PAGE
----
Indonesia plans on resuming supply of migrant labour to abroad

Indonesia’s Ministry of Manpower has recently announced the reopening of recruitment and placement of migrant workers as the country works on resuming its economic activities after months of lockdown. As per the latest ministerial regulation issued on July 29, the temporary ban imposed on the placement of migrant workers in foreign countries has been lifted.

Last week, Indonesia’s Manpower Minister Ida Fauziyah addressed a press briefing over the development stating that the placement of migrant workers will boost the recovery of the country’s economy and will provide opportunities for migrant workers to support their families during such difficult times.

To accelerate the recovery of the national economy and seeing that several countries have also reopened to foreign workers, it is necessary for us to also reopen the opportunity for our migrant workers to work in destination countries

Indonesia’s Manpower Minister Ida Fauziyah

The Indonesian government is reportedly preparing to send more than 88,000 migrant workers to as many as 22 countries and regions including South Korea, Australia, Taiwan, Turkey, UAE, Poland, and Qatar among others.

So far, the government has entered into agreements with 14 out of the 22 countries to supply migrant workers, keeping in mind their health and security protocols for the labour amid the efforts to contain the global health pandemic.

Significantly, it has also been reported that the Indonesian government and state-owned lender Bank Negara Indonesia (BNI) would be bearing the cost of COVID-19 tests and other health protocols for the migrant workers.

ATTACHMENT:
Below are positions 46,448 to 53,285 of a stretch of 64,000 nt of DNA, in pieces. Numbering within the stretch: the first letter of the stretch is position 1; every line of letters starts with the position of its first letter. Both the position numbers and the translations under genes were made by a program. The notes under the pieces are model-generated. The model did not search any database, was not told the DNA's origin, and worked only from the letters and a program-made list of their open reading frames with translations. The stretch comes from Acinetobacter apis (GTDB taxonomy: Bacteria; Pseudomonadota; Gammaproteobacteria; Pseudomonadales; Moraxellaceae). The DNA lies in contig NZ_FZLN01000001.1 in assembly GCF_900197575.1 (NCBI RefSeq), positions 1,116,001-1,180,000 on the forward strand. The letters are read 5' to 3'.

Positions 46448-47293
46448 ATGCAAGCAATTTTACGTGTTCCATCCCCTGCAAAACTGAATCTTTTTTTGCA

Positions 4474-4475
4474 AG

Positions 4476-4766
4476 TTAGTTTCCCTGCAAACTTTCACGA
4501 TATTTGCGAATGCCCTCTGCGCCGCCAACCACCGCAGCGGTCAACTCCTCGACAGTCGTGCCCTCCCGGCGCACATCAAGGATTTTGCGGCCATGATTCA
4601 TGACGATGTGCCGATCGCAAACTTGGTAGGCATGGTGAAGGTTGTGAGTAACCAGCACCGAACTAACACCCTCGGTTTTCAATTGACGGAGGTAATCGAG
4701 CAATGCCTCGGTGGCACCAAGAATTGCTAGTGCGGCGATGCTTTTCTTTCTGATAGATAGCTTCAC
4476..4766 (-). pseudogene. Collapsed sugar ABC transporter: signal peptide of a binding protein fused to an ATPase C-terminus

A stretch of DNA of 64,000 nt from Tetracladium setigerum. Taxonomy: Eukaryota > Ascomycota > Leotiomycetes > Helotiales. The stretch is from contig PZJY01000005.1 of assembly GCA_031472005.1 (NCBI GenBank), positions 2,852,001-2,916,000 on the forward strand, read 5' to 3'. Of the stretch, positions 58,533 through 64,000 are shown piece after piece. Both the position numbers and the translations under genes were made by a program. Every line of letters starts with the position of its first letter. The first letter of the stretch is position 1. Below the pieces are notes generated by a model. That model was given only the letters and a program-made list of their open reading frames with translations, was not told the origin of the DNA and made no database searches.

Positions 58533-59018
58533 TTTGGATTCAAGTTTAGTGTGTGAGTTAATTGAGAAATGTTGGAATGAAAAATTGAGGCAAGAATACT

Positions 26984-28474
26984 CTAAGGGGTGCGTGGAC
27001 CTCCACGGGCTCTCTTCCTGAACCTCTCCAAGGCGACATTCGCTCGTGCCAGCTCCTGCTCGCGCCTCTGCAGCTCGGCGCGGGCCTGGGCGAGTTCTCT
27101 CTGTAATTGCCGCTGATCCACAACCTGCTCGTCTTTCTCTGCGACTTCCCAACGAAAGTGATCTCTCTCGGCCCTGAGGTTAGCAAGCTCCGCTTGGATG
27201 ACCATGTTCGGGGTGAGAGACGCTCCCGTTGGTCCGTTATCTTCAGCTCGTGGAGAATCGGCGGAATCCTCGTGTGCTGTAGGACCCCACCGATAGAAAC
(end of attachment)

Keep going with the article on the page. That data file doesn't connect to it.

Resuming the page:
“I have met with the coordinating human development and cultural affairs minister as well as the health minister to allocate some funds from the COVID-19 task force, so that, migrant workers will not be burdened by the fees to meet the health protocol requirements,” Ida Fauziyah said, as per reports.

She also asserted that the remittances coming from migrant labourers working abroad will help in facilitating the economic recovery of the country in the post-pandemic efforts.

According to Indonesia’s Central Bank data, thousands of migrant workers employed in foreign countries sent $11.44 billion in remittances back to Indonesia in 2019. These remittances not only provide support to Indonesian families to fulfill their basic needs but also contribute essentially to the country’s GDP.

After the Indonesian government suspended its export of migrant workers on March 20 as part of its efforts to combat COVID-19, hundreds of workers returned to the country. Meanwhile, several returning workers started their small businesses in Indonesia in a bid to meet their needs.

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